So in our philosophy of ethics class this morning, our professor poised this question:
Should people who have been incarcerated (serving time) in prison maintain their right to vote?
Megan, myself, two fine gentleman, and another lady all formed a group in order to justify our opinions on this matter. We were supposed to pretend to be ‘judges’ in a courtroom and by applying the Canadian Charter of Rights and Freedoms, we were to determine whether prisoners should be allowed to vote or not.
The cool part about debates such as these are that BOTH sides are totally justifiable… for example:
Against –> prisoners shouldn’t vote because they’ve violated human rights in committing these crimes (robbery, murder, money laundering, etc) therefore their own rights should be abolished.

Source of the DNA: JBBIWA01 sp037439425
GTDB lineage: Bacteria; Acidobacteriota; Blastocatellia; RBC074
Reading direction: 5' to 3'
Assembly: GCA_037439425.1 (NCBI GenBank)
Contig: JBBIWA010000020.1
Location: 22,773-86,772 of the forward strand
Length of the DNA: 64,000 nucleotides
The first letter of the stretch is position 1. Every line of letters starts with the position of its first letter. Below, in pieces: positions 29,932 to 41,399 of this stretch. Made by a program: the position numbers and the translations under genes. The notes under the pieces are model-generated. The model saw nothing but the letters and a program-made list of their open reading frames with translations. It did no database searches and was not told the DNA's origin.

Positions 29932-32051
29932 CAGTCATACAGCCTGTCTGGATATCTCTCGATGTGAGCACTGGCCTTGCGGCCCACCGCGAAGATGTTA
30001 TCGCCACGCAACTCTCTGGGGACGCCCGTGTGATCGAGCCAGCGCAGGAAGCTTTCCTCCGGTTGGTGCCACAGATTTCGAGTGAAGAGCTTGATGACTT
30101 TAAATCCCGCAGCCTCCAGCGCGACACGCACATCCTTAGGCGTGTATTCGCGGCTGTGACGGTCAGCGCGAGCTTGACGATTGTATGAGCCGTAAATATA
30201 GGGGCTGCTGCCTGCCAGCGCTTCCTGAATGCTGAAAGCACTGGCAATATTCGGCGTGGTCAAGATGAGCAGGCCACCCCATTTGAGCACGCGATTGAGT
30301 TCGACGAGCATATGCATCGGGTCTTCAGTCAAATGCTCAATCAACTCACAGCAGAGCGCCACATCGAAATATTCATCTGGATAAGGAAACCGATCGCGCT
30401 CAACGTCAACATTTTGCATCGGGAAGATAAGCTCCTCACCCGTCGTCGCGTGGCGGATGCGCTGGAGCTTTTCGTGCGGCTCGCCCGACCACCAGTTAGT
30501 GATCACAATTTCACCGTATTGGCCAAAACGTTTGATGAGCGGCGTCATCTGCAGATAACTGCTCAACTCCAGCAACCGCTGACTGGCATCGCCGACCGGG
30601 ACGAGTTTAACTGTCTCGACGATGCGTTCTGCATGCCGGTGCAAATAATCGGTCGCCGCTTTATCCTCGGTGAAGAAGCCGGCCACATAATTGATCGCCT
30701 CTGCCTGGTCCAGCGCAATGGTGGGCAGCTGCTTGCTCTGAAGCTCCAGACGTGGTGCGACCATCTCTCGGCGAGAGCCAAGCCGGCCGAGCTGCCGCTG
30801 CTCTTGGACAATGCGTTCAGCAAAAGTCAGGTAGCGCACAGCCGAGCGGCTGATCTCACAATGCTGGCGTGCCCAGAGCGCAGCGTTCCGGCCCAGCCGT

For–> prisoners are still Canadian citizens, and their right to vote may not help themselves (life term sentences) but it may enhance the quality of life for their families… and possibly life in prison.
Against–> They’ve been removed from society for reasons, therefore not a part of society anymore.
For–> How can they feel a part of society upon re-entry if they are stripped of the aspects society allows.
Here’s some key points from the charter:
Rights and freedoms in Canada
1. The Canadian Charter of Rights and Freedoms guarantees the rights and freedoms set out in it subject only to such reasonable limits prescribed by law as can be demonstrably justified in a free and democratic society.
and number 2:
2. Everyone has the following fundamental freedoms:
a) freedom of conscience and religion;
b) freedom of thought, belief, opinion and expression, including freedom of the press and other media of communication;
c) freedom of peaceful assembly; and
d) freedom of association.
Democratic rights of citizens